In this episode, we are introduced to Grendel’s mother. In addition, we are also introduced to pagan elements, and we also see the similarities between Beowulf and Grendel’s mother in their observance of the heroic code. At first, the men are overjoyed and celebrate the death of Grendel. After the excitement, they settle down and finally fall asleep with peaceful minds knowing that Grendel is dead. However, Grendel’s mother now seeks vengeance: “his mother still greedy, grim-minded, wanted to go on her sorrowful journey to avenge her son’s death” (Beowulf, p. 92). She, unlike Grendel, is not that terrifying: “the horror was less by as much as a maiden’s strength” (Beowulf, p. 92). Grendel’s mother enters Heorot and quickly seizes a thane and carries him off to her lair. When it is later discovered that a thane is dead, sorrow is restored in the Danish kingdom. When Hrothgar the king hears this news, he mourns for the loss of his trusted advisor, Aeschere. Beowulf is quickly fetched from his rest and brought to the scene. Hrothgar turns to Beowulf and solicits his help for a second time in defeating another monster. Hrothgar says, “Now once again all help depends on you alone. You do now yet know this fearful place, where you might find this sinful creature – seek it if you dare! I will reward you with ancient riches for the feud, as I did before, with twisted gold, if you return alive” (Beowulf, p. 95). Hrothgar asks for Beowulf’s help a second time and promises to reward him if he is successful as he did before when Beowulf defeated Grendel. Beowulf consoles Hrothgar by saying, “Sorrow not, wise one! It is always better to avenge one’s friend than to mourn overmuch. Each of us shall abide the end of this world’s life; let him who can bring about fame before death that is best for the unliving man after he is gone” (Beowulf, p. 96). Here Beowulf reminds the king that he must be true to the heroic code – that warriors must take revenge for a fallen kinsman and not mourn him. It is here at the end of Beowulf’s speech that we see the clear similarities between him and Grendel’s mother. They both follow the heroic code. Grendel’s mother avenges her son’s death by killing Hrothgar’s trusted advisor, Aeschere, and now we see Beowulf willing to avenge Aeschere’s death by killing Grendel’s mother. Within the same scene, but more precisely within Beowulf’s speech, we also see pagan elements. Beowulf’s idea of seeking vengeance is in stark contrast to Christian beliefs of forgiveness. In addition to this, in his speech he is saying that the only way one can achieve fame and glory is through vengeance and death, which again contrasts with Christian beliefs that one must do good and he will be rewarded in the afterlife.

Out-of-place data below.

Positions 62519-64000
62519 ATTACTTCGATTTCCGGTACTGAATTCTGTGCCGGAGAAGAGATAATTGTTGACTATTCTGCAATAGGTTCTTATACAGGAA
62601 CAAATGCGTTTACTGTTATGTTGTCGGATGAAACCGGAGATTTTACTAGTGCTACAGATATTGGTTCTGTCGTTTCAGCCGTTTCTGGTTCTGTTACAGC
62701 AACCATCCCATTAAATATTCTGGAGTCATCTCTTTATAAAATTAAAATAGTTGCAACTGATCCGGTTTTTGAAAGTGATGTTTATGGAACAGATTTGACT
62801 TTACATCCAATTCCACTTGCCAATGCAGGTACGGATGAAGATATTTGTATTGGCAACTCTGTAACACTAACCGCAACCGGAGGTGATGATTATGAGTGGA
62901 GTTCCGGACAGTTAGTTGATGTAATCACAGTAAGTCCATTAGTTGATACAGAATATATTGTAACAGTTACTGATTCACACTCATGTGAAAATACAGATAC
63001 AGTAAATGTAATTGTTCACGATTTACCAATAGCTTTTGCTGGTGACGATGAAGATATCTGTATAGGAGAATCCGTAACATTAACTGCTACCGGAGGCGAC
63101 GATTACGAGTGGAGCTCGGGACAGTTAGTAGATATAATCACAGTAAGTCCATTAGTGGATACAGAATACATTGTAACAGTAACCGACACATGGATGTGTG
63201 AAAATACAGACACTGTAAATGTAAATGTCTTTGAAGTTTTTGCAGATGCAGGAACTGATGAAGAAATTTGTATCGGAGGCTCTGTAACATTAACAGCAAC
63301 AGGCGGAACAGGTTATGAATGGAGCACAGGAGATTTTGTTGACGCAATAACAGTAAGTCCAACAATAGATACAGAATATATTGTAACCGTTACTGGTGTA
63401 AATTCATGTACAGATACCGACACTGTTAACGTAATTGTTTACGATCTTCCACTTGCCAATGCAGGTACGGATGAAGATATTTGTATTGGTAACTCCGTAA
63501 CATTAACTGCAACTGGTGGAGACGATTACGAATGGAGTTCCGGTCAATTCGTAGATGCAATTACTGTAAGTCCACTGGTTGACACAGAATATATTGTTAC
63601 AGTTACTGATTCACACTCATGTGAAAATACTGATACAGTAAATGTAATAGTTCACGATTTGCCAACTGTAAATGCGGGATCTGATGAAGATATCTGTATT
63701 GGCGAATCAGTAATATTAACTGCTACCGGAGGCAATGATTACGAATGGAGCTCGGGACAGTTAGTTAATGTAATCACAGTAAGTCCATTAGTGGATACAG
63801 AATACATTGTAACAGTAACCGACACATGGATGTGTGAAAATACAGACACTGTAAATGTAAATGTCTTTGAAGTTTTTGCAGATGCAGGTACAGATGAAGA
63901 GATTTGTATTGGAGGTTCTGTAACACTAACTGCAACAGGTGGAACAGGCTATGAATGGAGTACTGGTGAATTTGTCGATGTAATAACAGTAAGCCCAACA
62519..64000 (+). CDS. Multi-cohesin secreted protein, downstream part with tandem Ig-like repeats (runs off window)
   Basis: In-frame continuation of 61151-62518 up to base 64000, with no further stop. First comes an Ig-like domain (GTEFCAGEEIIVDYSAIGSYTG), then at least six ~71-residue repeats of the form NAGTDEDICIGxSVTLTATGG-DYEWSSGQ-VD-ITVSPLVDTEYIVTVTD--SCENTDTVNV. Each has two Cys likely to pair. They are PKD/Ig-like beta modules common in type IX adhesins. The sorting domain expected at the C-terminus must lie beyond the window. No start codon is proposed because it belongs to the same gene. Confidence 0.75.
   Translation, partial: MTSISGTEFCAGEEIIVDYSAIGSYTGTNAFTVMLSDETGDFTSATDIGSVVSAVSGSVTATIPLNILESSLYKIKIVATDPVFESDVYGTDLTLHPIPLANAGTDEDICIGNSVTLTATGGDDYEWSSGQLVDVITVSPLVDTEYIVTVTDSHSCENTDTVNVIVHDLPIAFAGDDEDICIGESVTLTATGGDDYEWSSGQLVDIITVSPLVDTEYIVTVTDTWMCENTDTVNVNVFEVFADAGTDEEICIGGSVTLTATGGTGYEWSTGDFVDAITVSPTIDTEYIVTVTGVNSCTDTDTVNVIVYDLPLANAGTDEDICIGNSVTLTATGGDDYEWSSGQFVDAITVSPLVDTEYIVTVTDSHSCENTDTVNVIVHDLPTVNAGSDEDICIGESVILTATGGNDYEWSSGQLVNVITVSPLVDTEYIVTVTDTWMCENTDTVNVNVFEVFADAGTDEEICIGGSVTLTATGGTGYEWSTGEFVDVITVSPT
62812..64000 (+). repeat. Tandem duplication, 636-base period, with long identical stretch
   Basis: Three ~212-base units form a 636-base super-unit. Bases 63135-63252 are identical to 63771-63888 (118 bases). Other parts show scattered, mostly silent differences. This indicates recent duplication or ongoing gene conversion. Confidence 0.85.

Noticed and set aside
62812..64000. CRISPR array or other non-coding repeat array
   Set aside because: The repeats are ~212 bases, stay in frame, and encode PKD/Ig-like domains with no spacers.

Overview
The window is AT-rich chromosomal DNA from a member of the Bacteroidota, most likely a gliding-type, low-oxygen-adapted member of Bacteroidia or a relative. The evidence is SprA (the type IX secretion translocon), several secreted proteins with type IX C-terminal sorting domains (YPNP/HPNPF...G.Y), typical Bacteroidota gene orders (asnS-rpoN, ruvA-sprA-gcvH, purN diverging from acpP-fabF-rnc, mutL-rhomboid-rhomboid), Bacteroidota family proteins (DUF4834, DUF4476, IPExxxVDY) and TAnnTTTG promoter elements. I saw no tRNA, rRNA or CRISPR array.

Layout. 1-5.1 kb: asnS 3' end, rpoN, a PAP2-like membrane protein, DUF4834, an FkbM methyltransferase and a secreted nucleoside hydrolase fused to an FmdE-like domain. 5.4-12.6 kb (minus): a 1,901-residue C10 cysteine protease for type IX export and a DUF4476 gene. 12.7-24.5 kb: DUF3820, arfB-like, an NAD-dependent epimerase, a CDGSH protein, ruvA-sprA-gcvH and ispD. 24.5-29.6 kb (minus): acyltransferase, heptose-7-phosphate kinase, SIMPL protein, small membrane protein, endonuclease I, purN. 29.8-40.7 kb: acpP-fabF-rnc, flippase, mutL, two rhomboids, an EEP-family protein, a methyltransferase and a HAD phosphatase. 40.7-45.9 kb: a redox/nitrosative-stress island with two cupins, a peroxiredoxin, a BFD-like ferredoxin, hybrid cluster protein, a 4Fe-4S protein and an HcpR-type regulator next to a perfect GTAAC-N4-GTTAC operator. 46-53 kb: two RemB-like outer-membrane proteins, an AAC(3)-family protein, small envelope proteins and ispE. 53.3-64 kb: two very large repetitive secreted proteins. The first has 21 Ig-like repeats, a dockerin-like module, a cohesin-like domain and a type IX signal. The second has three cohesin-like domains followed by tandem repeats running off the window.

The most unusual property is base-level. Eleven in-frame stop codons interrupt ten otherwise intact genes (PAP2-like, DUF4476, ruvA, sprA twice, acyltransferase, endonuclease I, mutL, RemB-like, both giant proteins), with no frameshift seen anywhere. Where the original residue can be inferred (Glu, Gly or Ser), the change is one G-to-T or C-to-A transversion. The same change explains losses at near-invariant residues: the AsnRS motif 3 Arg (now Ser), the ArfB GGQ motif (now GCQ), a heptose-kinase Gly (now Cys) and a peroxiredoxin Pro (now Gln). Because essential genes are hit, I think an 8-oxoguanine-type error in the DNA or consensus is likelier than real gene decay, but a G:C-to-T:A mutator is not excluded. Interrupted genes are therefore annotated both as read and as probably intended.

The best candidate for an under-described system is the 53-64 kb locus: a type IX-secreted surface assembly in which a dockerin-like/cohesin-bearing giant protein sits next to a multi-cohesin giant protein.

Throughout this scene there are also references to Christian elements. An example of this is seen at the end of Beowulf’s speech when he accepts the daunting task of seeking and killing Grendel’s mother. Hrothgar’s excitement at Beowulf’s decision to help him a second time is described: “the old man leapt up, thanked the Lord, the mighty God, for that man’s speech” (Beowulf, p. 96). Here we clearly see the Christian references as they are shouted aloud by the king himself. Another example of a Christian element is later seen when Beowulf enters Grendel’s mother's dark, gloomy mere and comes face to face with the creature. He struggles to overcome her because she matches his strength equally and also because the weapon – Hrunting, that has been lent to him by Unferth is of no use to fend off the creature. As a result Beowulf is defenseless. However, he sees a giant sword and uses it to kill the creature. Once he defeats Grendel’s mother, the lair becomes brighter and more luminous: “the flames gleamed, a light glowed within even as from heaven clearly shines the firmament’s candle” (Beowulf, p. 101). The light that shines after Beowulf kills Grendel’s mother symbolizes holiness, salvation and purity and suggests to us that a great evil has been destroyed.
After successfully defeating Grendel’s mother, Beowulf cuts the head off of Grendel whom he sees lying lifelessly as a symbol of retribution. As Beowulf cuts his head off with the giant sword, it melts from the poisonous blood and all that remains is the hilt. Beowulf then takes the head of Grendel, Hrunting and the hilt of the giant sword, and swims back to the surface. The scene concludes as Beowulf is later rewarded and with treasures from Hrothgar who praises and thanks Beowulf for his courage, valor and bravery.
The battle with Grendel’s mother serves as an important scene in the story of Beowulf. It exemplifies the heroic code observed by both Beowulf and his adversary, Grendel’s mother. The scene also highlights pagan as well as Christian elements which are evident throughout much of the text. In addition, these Christian elements found within the text, leave us the readers to question the values and culture of the Anglo-Saxons – were they truly pagan although some of their beliefs and values are similar to Christian values and beliefs.